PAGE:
Our Age Proud Leeds campaign has been encouraging people to talk more about ageism, including the way we can take on negative ideas about being older which can affect our wellbeing.
One of the ways we all identify an older person is by their grey hair, and the way we start to see our own ageing is in the gradual appearance of grey hair. Of course, a lot of people choose to colour their hair to conceal this change. Some have continued doing it themselves at home during lockdown, but others have chosen not to. As we are now able to return to the hairdresser many are opting to dye again.
But we are hearing about people who have embraced their grey hair and have decided not to return to colouring. Our friend and ally Grandma Williams has been campaigning about this and in her recent blog, We are age proud, she proposes we adopt a more positive attitude towards ourselves and others about things like grey hair.
Sometimes the pressure to ‘look young’ can come from those closest to us, and we have heard that some people have lost their confidence about the ‘Stay Grey’ idea after comments by family members. Some are being swayed back to using dye after people have said things like “Ooo, you look so old!” and “It’s better to dye it, it’ll take years off!”. It can be hard for us to accept that our parents or adult children are ageing; it can remind people that they are also ageing so stimulating their own anxiety about it. This pressure can affect younger people, like 31 year old food blogger Rachel Farnsworth, who took an age proud attitude towards the negative comments on social media after she revealed her grey roots. This BBC blog tells her story.
The pressure to dye is particularly strong for women, and we are much more likely to see an older man with grey hair as ‘distinguished and wise’. However men do also have their own age linked hair issues – ‘hair today, gone tomorrow’ – as the fear of going bald is another sign of ageing which many men (and some women) really struggle with.
Hair is of course tremendously important to transgender people, and people who transition in later life may face additional issues. For example, older trans women may have to use wigs. Transgender people, like everyone, are also exposed to all these messages about hair, ageing and gender.
Key aspects of our current Age Proud Leeds message ‘Older, Different Equal’ are that older people are not all the same and that other forms of discrimination like sexism, can combine with ageism. For this reason it is important to understand that the social pressure to conceal these signs of ageing are often expressed in different ways linked to gender. Although underneath all of these reactions to grey hair is the idea that ‘old is bad’ and ‘young is good’.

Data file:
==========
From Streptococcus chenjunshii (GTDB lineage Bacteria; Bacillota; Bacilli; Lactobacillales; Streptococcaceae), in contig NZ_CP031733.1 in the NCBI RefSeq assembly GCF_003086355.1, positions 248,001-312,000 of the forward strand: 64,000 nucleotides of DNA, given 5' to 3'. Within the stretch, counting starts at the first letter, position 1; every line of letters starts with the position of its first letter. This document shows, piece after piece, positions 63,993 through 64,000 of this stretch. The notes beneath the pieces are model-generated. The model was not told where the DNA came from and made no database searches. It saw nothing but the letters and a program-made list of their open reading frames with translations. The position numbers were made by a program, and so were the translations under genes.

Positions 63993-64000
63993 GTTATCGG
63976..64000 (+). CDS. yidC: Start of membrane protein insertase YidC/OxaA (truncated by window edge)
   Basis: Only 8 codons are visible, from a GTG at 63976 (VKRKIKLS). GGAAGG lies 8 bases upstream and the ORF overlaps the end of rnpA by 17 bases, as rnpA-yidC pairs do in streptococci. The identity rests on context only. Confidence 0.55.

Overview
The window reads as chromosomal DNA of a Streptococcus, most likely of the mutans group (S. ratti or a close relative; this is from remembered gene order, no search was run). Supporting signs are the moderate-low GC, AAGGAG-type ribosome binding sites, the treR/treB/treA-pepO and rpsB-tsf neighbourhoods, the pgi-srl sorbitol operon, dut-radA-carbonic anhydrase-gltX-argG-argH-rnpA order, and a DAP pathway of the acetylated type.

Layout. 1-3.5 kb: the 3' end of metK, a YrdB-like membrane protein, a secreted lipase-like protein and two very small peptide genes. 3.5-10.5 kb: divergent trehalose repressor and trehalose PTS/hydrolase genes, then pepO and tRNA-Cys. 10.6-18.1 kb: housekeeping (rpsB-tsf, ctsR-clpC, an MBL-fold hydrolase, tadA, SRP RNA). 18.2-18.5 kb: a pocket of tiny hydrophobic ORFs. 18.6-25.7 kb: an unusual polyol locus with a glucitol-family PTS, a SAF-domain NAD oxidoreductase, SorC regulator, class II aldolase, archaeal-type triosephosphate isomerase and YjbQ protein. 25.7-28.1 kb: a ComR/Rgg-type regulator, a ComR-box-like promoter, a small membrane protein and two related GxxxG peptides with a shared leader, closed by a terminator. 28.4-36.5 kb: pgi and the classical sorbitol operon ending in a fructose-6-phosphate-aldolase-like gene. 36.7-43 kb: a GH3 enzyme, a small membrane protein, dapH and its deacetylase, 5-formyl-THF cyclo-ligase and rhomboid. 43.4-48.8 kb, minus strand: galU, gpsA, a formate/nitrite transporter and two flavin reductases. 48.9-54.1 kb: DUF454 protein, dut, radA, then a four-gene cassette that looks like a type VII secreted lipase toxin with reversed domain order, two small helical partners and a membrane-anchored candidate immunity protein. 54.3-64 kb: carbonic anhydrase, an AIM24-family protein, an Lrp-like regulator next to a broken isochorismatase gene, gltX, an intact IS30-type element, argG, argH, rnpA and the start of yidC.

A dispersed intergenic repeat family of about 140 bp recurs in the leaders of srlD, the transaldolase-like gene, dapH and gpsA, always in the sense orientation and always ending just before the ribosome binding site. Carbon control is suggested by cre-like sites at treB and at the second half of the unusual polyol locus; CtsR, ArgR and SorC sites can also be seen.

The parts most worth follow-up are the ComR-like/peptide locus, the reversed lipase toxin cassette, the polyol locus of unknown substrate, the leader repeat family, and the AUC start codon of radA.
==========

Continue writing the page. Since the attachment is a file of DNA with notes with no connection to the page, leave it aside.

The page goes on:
It has become fashionable for young people to dye their hair grey. This presents an interesting contradiction – it’s ‘cool’ when young people do it but ‘sad’ when it’s older people. Although some older people have been encouraged by this trend, including some celebrities, and it certainly has helped to get the debate going.
So, should you Go Grey, or Stay Grey?
It’s important to acknowledge, especially in these difficult times, that for some people colouring their hair helps them feel positive and enables them to maintain good self-esteem. Individual choice and balancing the benefits and costs in your own life is important and we certainly don’t want people to feel guilty about dyeing their hair.
What we do want is more awareness that the pressure to conceal ageing is ageist. The way we talk about this can confirm ageism and make it harder for people to feel positive about being an older person. It’s important to support people who want to make this change, whether they are a colleague, neighbour, family member or friend. Age Proud Leeds is all about celebrating the positives of being an older person. Grandma Williams shows us the way in another one of her great blogs.
Anne (pictured) one of our Age Friendly Ambassadors and a member of the Age Friendly Steering Group, says:
“During Lockdown as my grey roots became longer, I found I actually liked them, so decided to discuss my transition to grey once I saw my hairdresser. As I’m now well on the road to being grey, I feel like I’m more my true self and it’s surprised me as to how more confident I feel. I’m happy to celebrate my maturity and wisdom by showing that there’s nothing to fear about being old, it is good too!”
So, if you want to Go Grey or Stay Grey you can direct any critical friends and family to this blog, because we say ‘wear your grey hair with pride’!
Accept ageing, resist ageism!
Communities Officer, Time to Shine